Erik Banks does several things in this slender yet substantial book on realistic empiricism (aka neutral monism). First, he encapsulates the main ideas of this tradition. While he goes into greater depth on some of these ideas than other introductions do, these pages are still accessible to nonspecialists. Second, he traces the the history of this tradition through the Austrian scientist, Ernst Mach, the American psychologist, William James, the British philosopher, Bertrand Russell, and others. These four chapters are (...)
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  32.  26
    Seymour Guy Martin (1926). History of Philosophy. The Monist 36 (4):678-699.
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  33.  3
    Iva Apostolova (2015). The Realistic Empiricism of Mach, James, and Russell: Neutral Monism Reconceived by Erik C. Banks. Journal of the History of Philosophy 53 (4):791-792.
  34.  19
    Paul Carus (1901). Kant's Significance in the History of Philosophy. The Monist 12 (1):80-104.
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  35.  16
    Daisetz Teitaro Suzuki (1907). A Brief History of Early Chinese Philosophy. Part I. The Monist 17 (3):415-450.
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  36.  20
    Gyula Klima (2007). Thomistic “Monism” Vs. Cartesian “Dualism”. Logical Analysis and History of Philosophy 10:92-112.
    This paper contrasts the Thomistic and Cartesian interpretations of what the substantial unity of the body and mind can consist in. A detailed discussion of the Thomistic account of the substantial unity of body and soul identifies especially those principles of the presupposed hylomorphist metaphysical background of this account that Descartes abandoned. After arguing for the consistency of the Thomistic view, briefly outlines how certain developments in late-medieval scholasticism prepared the way for the abandonment of precisely these principles. Finally, the (...)
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  37.  56
    Martial Gueroult (1969). The History of Philosophy as a Philosophical Problem. The Monist 53 (4):563-587.
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  38.  13
    Margaret W. Landes (1920). Richard Burthogge, His Life and His Place in the History of Philosophy. The Monist 30 (2):253-266.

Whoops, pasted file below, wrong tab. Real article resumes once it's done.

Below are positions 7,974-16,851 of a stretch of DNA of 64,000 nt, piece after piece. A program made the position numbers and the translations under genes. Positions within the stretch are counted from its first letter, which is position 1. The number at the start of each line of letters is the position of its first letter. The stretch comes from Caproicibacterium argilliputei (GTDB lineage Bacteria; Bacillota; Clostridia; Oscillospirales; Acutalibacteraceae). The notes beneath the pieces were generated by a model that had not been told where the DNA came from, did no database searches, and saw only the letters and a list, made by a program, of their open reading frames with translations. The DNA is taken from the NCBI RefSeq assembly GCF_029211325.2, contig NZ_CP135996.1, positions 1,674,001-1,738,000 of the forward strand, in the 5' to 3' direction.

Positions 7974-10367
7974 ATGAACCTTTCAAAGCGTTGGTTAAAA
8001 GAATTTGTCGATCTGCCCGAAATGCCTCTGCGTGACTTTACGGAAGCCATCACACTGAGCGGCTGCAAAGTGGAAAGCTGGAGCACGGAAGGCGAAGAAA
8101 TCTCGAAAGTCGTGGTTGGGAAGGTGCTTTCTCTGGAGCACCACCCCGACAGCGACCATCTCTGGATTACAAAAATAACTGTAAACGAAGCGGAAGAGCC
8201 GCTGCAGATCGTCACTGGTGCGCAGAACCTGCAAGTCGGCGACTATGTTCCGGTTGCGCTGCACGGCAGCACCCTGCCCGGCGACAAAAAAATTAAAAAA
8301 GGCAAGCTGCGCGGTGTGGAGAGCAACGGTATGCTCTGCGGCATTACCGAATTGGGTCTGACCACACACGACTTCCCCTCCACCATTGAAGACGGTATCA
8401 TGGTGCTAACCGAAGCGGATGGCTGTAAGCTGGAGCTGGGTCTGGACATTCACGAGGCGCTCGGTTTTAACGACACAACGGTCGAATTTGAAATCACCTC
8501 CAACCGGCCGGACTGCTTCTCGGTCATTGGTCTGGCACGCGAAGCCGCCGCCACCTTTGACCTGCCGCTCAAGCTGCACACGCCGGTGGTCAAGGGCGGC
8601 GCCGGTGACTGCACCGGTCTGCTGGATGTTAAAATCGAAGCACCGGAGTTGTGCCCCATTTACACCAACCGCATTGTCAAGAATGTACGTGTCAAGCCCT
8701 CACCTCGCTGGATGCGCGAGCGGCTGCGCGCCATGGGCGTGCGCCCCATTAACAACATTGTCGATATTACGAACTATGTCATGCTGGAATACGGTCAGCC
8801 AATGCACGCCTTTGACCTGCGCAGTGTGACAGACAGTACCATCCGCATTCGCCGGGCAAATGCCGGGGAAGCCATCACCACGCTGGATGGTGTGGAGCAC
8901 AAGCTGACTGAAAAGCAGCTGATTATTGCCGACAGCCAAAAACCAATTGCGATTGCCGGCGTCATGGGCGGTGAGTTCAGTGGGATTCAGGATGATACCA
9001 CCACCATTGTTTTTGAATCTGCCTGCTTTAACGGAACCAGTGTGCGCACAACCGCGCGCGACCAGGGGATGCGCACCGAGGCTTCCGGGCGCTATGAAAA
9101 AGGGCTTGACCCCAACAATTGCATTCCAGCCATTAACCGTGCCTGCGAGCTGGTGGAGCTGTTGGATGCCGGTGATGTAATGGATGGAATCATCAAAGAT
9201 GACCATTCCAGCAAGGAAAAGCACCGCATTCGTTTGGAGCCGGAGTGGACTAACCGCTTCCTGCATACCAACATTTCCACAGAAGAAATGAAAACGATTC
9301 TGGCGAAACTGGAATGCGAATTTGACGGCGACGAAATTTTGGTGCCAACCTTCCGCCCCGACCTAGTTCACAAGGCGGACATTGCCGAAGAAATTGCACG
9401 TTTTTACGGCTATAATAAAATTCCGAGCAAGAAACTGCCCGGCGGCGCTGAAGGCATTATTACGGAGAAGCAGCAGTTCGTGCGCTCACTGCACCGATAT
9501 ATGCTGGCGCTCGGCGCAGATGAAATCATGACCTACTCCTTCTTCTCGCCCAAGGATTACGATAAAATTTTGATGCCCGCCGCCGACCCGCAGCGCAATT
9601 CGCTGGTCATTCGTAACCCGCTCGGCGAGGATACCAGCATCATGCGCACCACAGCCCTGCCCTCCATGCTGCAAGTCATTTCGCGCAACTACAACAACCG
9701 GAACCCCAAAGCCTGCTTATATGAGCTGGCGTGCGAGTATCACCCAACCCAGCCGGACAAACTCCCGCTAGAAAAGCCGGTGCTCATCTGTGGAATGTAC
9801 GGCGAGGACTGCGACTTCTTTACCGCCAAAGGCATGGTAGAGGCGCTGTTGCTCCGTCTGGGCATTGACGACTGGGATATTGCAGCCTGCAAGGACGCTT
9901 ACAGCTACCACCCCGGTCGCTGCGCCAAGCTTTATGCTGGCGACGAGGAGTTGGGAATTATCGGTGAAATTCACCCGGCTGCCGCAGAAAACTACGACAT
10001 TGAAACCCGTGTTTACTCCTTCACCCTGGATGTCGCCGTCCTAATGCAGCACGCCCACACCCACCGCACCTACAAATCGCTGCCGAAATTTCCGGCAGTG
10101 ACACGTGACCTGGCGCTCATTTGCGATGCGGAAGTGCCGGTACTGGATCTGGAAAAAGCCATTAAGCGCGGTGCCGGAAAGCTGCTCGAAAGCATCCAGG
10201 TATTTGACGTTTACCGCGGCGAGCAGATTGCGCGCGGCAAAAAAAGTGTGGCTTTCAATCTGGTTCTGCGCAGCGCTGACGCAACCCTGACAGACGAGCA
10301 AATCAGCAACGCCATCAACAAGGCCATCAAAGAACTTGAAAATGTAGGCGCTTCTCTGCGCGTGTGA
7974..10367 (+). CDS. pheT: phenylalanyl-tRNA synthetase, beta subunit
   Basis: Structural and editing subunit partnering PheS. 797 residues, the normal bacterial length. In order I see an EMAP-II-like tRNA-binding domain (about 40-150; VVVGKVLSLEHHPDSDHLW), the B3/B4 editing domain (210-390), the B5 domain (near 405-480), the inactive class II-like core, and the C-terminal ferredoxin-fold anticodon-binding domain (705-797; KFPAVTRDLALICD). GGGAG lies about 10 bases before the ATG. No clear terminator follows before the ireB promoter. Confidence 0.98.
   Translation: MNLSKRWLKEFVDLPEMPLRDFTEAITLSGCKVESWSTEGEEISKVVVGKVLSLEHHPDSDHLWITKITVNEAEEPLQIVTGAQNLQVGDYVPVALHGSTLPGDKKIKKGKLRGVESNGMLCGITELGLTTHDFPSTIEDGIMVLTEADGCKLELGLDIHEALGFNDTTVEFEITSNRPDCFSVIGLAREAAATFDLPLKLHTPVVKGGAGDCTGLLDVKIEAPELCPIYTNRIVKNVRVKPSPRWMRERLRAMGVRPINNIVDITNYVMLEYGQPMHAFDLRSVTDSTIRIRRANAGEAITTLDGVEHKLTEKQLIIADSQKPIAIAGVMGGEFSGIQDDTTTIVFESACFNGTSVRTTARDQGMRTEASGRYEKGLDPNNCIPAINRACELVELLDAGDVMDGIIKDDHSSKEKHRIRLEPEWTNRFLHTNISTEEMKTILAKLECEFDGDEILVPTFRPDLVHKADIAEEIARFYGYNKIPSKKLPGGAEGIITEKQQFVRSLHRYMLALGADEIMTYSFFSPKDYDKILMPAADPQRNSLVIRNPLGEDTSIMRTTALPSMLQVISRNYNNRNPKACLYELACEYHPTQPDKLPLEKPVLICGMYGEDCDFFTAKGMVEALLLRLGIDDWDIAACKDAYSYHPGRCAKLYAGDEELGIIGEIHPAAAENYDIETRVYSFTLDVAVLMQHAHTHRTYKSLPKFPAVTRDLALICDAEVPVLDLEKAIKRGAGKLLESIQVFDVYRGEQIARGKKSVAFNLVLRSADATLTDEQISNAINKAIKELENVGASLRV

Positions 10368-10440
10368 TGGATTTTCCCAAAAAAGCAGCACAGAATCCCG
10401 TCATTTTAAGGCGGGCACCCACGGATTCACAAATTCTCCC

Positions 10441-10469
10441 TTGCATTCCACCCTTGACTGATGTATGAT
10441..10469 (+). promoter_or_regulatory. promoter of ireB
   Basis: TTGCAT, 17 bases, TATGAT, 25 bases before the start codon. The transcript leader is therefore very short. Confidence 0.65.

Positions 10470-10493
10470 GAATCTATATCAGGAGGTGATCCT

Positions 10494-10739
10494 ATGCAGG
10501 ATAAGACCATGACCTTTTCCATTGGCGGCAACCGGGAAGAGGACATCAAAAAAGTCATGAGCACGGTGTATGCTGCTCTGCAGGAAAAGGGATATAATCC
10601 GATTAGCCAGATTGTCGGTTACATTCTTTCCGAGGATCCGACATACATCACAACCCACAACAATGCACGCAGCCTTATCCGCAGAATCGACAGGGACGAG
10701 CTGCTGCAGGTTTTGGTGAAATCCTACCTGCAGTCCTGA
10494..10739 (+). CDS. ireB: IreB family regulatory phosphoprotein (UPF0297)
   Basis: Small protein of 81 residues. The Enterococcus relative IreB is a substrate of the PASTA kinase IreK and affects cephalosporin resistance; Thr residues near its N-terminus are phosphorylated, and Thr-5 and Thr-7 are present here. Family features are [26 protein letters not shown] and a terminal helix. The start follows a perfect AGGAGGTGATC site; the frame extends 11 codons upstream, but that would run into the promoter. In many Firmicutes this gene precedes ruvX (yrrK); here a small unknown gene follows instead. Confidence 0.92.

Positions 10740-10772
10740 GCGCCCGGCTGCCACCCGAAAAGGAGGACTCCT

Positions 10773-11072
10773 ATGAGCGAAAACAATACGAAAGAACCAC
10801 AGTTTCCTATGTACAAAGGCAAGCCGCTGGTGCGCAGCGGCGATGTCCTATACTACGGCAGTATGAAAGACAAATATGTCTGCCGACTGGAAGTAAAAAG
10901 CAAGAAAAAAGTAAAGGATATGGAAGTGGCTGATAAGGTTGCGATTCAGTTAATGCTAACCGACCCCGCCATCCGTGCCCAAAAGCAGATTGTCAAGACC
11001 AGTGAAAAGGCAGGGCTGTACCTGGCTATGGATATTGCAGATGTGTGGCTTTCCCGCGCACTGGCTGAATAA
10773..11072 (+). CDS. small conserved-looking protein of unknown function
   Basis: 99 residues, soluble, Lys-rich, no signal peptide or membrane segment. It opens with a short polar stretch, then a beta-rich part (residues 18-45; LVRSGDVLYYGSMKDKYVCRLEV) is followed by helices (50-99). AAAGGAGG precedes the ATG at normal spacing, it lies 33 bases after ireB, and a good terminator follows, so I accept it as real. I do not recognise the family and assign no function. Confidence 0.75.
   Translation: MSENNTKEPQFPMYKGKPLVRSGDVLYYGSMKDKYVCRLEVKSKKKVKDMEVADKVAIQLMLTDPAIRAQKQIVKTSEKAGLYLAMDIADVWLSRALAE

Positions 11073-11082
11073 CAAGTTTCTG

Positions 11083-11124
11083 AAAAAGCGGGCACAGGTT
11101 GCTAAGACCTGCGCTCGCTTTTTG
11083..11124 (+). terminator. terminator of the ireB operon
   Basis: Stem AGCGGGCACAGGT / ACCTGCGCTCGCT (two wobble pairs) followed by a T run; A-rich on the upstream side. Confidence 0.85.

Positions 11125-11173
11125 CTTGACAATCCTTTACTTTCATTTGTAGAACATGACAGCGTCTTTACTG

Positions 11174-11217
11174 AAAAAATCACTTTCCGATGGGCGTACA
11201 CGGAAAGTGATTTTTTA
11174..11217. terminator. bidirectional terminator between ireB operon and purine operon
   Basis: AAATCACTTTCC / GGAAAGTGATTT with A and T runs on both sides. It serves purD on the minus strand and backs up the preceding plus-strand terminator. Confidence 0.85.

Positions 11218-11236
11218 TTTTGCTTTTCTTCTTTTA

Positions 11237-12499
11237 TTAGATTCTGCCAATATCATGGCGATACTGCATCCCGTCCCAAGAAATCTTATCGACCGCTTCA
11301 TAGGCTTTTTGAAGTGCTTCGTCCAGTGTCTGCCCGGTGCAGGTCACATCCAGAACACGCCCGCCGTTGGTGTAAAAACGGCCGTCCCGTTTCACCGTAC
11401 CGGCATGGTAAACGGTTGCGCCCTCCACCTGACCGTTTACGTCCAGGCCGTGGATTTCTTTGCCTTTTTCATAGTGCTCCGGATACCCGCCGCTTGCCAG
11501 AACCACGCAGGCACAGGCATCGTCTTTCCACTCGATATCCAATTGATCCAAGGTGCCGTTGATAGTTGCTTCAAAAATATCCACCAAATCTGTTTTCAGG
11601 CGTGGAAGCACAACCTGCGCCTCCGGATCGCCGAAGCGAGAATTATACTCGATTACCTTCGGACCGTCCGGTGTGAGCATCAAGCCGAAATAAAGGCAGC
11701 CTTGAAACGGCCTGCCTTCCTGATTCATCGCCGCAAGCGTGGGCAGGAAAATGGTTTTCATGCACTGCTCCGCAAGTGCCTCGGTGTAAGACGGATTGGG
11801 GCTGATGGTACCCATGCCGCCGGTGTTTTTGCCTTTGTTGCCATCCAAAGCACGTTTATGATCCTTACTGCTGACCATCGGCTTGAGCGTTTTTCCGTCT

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    Dudley Shapere (1977). What Can the Theory of Knowledge Learn From the History of Knowledge? The Monist 60 (4):488-508.
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  40.  11
    James A. Craig (1901). The Earliest Chapter of History. The Monist 11 (4):481-499.
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  41.  24
    Daisetz Teitaro Suzuki (1908). A Brief History of Early Chinese Philosophy, Part III. The Monist 18 (4):481-509.
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  42.  12
    Richard Garbe (1894). Outlines of a History of Indian Philosophy. The Monist 4 (4):580-598.
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  43.  22
    Herman Tennessen (1969). History is Science. The Monist 53 (1):116-133.
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  44.  25
    Mark A. Kulstad (1996). Spinoza's Demonstration of Monism: A New Line of Defense. History of Philosophy Quarterly 13 (3):299 - 316.
  45.  11
    C. O. Weber (1927). The Reality of Time and the Autonomy of History. The Monist 37 (4):521-540.
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    Charles C. Torrey (1915). A New Era in the History of the “Apocrypha”. The Monist 25 (2):286-294.
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  47.  13
    Wilhelm Obers Focke (1913). History of Plant Hybrids. The Monist 23 (3):396-416.
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    Noël Carroll (1990). Interpretation, History and Narrative. The Monist 73 (2):134-166.
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  49.  10
    C. Delisle Burns (1922). History and Philosophy. The Monist 32 (3):355-363.
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  50.  11
    Teitaro Suzuki (1901). Prof. Giles's "History of Chinese Literature". The Monist 12 (1):116-122.